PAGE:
Planning the Party With Your Band or DJ
Boston Common Band gives us the inside scoop on how to ensure you have the best possible entertainment at your wedding reception.
The catering, beverages, cake, flowers, dresses, suits, decor, invitations, and oh my, what about the entertainment?! All too often, couples will simply hire the first band or DJ they find that fits their budget and is available on their wedding date, but is that really the right approach? While it is absolutely important to keep your budget, there's more to consider to ensure you have the best possible entertainment, so we sat down with Boston Common Band to get the inside scoop on planning your party.

While few people will recognize a catering switch or if the flowers and linens aren't the exact shade of ivory you had envisioned, your band or DJ's success (or failure) will be one of the most memorable parts of your reception. Everyone will notice a corny band that only plays yesterday’s hits or a DJ that can’t manage his sound levels properly. Your guests will also remember the energy and event flow, which build the excitement of your party. You will find bands and DJs at many points on the pricing spectrum, but creatively mixed music (customized to specific tastes), polished and fluid announcements, and incredible customer service are truly invaluable in the quest of having a perfect wedding day! Consider the cost of all your items on a per-person type scale. An all-inclusive entertainment package with a few accessories (uplighting or a photo booth) will vary in price by region, but you can typically expect to pay $12-15 per person for a great DJ or $45-60 per person for a great band. Reallocating a few dollars to entertainment can mean the difference between an average reception and a “my feet hurt from dancing so much” party.

Understanding and evaluating your overall objectives for your reception and finding a band or DJ that understands and takes the time to plan and execute them is paramount. Resources like the Style Me Pretty Little Black Book are excellent places to find great band and DJ options. The Little Black Book includes curated vendors from different regions who are at the top of their game. After browsing the websites of several local bands and DJs, schedule a consult with your top three to get a gauge of their personalities and values. Take note of how passionate they are about their work in addition to how quickly they respond to your emails. If you’re worried about if the person is going to be DJ Cheeseball all over the mic, it’s completely fair to ask to see live video of them MC’ing the introductions, etc. Almost all great MCs will have footage of their style so you can evaluate their skill and choose your entertainment professional carefully.

Once you’ve found and booked your band or DJ, take the time to connect throughout the wedding planning process. If this were a football team, you and your wedding planner are the head coaches and your MC is the quarterback, tactfully navigating the game plan. Many high-end entertainment vendors have now perfected a means to help organize your wedding via comprehensive wedding planning systems. Having a centralized space online, where all team members share ideas, will maximize your "calls" well in advance! Try to schedule at least one, if not two, of your meetings with your entertainment professional together with your wedding planner so everyone stays in-sync. The first meeting with your band or DJ should be used to get some ideas jotted-down about the overall vibe you want for your event so you can get to know each other and share your taste and style. Then as your wedding date approaches, around three weeks in advance, you’ll want to have a final meeting with your band or DJ to confirm and lock those plans in. On your wedding day, your wedding entertainment professional will then be able to host your event to perfection.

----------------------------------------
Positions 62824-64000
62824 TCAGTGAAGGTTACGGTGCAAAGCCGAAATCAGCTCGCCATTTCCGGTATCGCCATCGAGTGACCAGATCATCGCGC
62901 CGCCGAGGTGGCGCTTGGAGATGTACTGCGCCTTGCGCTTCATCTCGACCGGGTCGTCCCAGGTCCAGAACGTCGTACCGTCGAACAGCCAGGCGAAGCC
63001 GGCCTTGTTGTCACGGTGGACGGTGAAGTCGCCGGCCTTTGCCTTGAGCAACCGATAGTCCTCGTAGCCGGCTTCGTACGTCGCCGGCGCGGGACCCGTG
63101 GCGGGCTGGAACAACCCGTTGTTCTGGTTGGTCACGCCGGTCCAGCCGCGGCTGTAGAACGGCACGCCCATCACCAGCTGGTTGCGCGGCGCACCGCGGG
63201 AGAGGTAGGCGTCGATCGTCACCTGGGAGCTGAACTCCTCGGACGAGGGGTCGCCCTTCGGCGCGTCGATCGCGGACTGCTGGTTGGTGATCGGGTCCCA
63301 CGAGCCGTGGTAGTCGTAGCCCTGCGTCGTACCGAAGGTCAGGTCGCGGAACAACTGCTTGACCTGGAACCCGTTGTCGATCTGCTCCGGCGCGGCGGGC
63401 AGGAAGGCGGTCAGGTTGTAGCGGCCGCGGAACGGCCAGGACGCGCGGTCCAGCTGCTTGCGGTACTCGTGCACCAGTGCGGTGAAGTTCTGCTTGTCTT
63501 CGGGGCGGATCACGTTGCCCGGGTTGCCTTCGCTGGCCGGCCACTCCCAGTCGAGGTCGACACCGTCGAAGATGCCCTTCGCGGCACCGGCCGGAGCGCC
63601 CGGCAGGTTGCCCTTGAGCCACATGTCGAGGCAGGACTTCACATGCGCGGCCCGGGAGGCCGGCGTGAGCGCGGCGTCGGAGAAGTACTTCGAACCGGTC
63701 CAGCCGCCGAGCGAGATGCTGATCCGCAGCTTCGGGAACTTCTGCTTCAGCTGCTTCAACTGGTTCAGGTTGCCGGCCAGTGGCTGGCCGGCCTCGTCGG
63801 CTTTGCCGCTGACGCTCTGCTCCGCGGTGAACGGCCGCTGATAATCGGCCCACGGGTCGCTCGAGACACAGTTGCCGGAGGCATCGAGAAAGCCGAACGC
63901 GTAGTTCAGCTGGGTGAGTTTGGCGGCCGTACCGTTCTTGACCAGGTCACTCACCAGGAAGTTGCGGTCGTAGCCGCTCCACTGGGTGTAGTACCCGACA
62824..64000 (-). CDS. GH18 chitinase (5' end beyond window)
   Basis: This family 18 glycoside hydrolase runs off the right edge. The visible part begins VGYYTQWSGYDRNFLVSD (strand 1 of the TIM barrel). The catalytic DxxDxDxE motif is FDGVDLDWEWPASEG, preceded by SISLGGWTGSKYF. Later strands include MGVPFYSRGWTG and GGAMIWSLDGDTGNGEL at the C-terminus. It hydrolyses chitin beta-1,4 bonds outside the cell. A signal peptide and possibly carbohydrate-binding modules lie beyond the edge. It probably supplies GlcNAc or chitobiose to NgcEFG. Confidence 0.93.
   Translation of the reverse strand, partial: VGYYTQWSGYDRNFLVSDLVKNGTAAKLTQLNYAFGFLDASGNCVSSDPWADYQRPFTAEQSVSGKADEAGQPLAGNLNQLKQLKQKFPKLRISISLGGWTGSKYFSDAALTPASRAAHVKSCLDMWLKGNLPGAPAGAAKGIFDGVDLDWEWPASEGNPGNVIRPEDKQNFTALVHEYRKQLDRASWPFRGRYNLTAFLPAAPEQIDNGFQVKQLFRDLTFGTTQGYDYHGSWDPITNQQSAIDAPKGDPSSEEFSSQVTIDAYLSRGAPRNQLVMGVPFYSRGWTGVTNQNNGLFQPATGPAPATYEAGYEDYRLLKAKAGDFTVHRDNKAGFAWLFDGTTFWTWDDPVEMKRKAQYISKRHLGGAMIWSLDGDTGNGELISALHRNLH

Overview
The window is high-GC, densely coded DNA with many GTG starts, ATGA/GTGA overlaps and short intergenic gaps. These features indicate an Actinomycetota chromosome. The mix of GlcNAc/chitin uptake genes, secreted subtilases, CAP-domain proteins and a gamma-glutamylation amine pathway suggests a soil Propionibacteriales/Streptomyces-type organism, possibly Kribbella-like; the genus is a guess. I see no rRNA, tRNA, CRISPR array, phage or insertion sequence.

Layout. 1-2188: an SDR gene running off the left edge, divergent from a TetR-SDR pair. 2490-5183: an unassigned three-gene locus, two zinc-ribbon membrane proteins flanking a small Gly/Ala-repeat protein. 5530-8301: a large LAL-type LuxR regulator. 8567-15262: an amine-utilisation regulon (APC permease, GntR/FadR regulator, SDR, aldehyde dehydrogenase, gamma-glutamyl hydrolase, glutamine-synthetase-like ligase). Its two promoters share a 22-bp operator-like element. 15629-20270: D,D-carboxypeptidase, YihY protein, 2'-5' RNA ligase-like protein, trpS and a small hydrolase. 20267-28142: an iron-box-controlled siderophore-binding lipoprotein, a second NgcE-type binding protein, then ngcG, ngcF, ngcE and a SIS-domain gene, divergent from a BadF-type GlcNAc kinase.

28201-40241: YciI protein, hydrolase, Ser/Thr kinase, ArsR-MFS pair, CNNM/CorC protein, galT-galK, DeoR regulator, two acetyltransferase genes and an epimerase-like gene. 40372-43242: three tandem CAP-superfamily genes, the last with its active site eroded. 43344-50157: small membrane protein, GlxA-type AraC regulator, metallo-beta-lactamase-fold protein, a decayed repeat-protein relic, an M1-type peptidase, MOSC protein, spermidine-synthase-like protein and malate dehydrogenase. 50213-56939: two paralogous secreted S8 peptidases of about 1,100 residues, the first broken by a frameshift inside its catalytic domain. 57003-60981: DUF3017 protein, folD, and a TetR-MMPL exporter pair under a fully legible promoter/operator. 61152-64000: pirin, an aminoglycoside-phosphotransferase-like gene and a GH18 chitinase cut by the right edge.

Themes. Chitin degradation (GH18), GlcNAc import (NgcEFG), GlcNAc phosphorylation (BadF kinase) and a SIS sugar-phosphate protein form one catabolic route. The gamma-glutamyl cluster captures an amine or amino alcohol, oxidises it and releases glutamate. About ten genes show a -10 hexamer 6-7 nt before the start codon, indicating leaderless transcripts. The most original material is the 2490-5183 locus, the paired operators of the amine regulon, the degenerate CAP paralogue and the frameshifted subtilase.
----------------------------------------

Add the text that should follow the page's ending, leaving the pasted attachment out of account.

That said, here are five of items which should be discussed and planned with your MC during your meetings:
Photography: Lauren Methia Photography


Vendor Coordination


This means the names and contact information of your planner, caterer, photographer, cinematographer, officiant, etc. so your band or DJ can plan together and synchronize with all vendors to avoid potential speed bumps at your reception. Bonus, they can tag each other on social media.
Photography: M.Studios


Grand Introductions


Provide the names of your friends and family in your bridal party as well as the phonetic spelling. There is nothing worse than a botched name! Also discuss details, such as: Will each pair have a certain song to walk into, or is there one song for the entire introduction? What style music do you want for cocktail hour: Jazz? Pop? R&B? A little of everything?
Photography: Kelly Lorenz Imagery


Speeches and Toasts


Who will speaking, and when will they be taking the mic? Will you as the Bride and Groom be giving a welcome or farewell speech? Will your parents want to speak at some point?
Photography: M.Studios


Special Dances and Events


There are several traditions which require a special song – your first dance, parents dances, the cake cutting, the bouquet toss etc. Will you be participating in each of these traditions or do you have any other special formalities like an anniversary dance or a cultural dance? What songs would you like played for each of these?
Photography: Mark Davidson Photographer


Music Requests and Do Not Plays


Just as important as communicating your favorite tunes, we want to know which songs you’re allergic to! You can be specific (a list of individual songs) or more broad (absolutely no nineties grunge).
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